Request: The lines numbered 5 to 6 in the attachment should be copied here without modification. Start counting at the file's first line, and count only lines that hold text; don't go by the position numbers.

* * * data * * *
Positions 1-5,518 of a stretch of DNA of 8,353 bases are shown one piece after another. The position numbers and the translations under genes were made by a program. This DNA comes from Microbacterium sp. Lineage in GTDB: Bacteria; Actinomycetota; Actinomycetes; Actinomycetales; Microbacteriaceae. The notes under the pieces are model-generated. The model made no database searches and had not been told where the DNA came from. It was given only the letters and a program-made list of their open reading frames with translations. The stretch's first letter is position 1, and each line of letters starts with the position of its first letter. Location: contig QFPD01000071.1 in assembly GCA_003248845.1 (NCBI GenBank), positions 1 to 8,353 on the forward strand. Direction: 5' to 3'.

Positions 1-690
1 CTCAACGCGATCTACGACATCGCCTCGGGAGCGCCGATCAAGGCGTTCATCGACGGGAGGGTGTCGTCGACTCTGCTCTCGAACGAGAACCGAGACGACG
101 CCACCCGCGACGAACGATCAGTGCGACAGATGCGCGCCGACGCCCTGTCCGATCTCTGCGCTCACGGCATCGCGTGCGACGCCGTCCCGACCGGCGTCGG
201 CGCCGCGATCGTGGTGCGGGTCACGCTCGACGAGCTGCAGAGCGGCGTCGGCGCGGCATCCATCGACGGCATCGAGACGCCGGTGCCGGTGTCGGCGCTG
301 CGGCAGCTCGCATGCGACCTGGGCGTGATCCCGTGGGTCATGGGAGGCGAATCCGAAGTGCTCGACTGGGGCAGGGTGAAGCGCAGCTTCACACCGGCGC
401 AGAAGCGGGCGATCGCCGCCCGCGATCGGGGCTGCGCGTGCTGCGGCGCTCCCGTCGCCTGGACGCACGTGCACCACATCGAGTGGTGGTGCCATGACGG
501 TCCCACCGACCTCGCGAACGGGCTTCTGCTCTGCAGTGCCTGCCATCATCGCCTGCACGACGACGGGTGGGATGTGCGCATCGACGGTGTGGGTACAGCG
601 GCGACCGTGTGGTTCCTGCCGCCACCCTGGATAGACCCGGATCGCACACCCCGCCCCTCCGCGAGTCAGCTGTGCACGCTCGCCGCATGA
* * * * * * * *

201 CGCCGCGATCGTGGTGCGGGTCACGCTCGACGAGCTGCAGAGCGGCGTCGGCGCGGCATCCATCGACGGCATCGAGACGCCGGTGCCGGTGTCGGCGCTG
301 CGGCAGCTCGCATGCGACCTGGGCGTGATCCCGTGGGTCATGGGAGGCGAATCCGAAGTGCTCGACTGGGGCAGGGTGAAGCGCAGCTTCACACCGGCGC